I process things by talking them out until I’m blue in the face and then I talk some more. I research, I google, I talk to others in similar situations, I find support groups on social media. Some people shut down but I am the opposite of that. I need people. So I sat on my porch swing with my mom and her friend and cried and cried and cried and talked and cried some more. I was so scared. I had never felt this feeling of scared before. This was an entirely different level of scared that I somehow didn’t think I could live through. For the next 4 hours I sat and talked and cried. I couldn’t be left alone with my thoughts. I was scared of the amnio. because I was scared of losing my baby girl in the next few days. I was scared of the results of the amnio because what if it was bad news? For the first time in my life I realized that I’m NO one special and that NOBODY is exempt from bad things happening to them in life. We are all equal in this game called life and shit happens. I started seeing everything and everyone around me differently. Why would we be spared? Why wouldn’t I have a baby with something wrong with her? We took a chance and possibly lost or did we win because this baby would change us all for the rest of our lives no matter what the outcome was? There were just so many unanswered questions. I just wanted time to speed up and I wanted to know the outcome already. Anyone waiting for a surgery, procedure or test results knows how slowly time seems to pass during the waiting period. Time basically stopped for me the day of my level II ultrasound.
That night I stayed up way too late researching and crying with everything I found. No amount of research was going to change the fate of this baby. I knew that whatever was wrong with her had been there since the start. We were just unfortunately going to find out later than I would have liked. I started getting mad at my body wondering why in the world it had held onto a baby that could have a fatal syndrome and why I didn’t miscarry in those first 12 weeks. But then I would remind myself that I had the second trimester sequential blood draw and it was negative so how could this baby have anything chromosomal abnormalities? And what the hell was the point of that blood draw anyways if it were wrong or gave me a false negative!? I also reminded myself that I had been and was so so so sick and that this pregnancy felt identical to my pregnancy with Cam so how could this be a sick baby? Things just weren’t adding up. But then I would do more research and it seemed that anywhere I looked that the odds of having a baby with a cleft and an echogenic focus weren’t good and that the baby would most likely have an abnormality of some sort. The more I read the more I cried and the more sleep I lost. I didn’t eat for 24 hours. I was so stressed. And on top of all that could be wrong with my baby I still had to go in for the amnio which could ultimately end it all. It was so much. Let’s also not forget that I was taking Anatomy and Physiology and was losing a lot of study time. I had told myself that if there was something wrong with this baby that I would stop the course but I also felt as though life had to go on and that I couldn’t give up my dream just because of a bad pregnancy. I wanted distractions in my life and I finally decided that it was in my best interest to continue the course even if I failed it because I needed something to take my mind off of all of this. But, I gave myself permission to do nothing with the course over the weekend after my amnio if I couldn’t handle it.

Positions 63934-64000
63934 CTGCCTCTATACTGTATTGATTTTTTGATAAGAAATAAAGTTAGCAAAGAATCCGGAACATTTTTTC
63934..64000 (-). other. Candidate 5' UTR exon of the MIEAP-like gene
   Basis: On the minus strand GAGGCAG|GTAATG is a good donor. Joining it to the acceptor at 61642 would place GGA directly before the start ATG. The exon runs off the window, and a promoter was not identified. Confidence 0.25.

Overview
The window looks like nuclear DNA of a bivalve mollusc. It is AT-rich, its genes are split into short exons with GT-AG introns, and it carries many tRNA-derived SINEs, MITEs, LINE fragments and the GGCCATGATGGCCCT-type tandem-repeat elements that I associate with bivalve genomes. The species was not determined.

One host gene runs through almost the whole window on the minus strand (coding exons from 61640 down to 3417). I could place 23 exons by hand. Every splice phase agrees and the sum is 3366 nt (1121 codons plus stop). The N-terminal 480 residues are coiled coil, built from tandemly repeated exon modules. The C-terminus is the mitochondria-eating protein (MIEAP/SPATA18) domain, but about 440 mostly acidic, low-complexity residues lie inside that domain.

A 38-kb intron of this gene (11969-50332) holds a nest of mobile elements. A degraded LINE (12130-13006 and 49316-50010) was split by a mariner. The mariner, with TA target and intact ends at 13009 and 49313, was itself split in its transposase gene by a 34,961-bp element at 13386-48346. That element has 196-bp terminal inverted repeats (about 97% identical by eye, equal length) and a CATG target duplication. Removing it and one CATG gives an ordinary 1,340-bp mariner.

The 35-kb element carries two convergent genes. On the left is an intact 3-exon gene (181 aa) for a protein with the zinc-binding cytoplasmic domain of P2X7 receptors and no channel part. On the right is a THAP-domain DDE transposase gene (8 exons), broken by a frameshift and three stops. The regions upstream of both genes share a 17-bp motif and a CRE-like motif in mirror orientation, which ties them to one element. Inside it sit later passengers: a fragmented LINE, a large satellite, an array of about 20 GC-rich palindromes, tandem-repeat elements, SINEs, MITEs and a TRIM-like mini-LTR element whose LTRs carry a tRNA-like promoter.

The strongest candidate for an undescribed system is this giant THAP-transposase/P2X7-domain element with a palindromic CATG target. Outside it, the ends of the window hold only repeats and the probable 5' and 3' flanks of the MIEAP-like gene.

By about 2am I finally decided I needed to try to go to sleep and somehow manage to fall asleep. I was scared to fall asleep because I knew that the morning would mean that I had to face the amnio.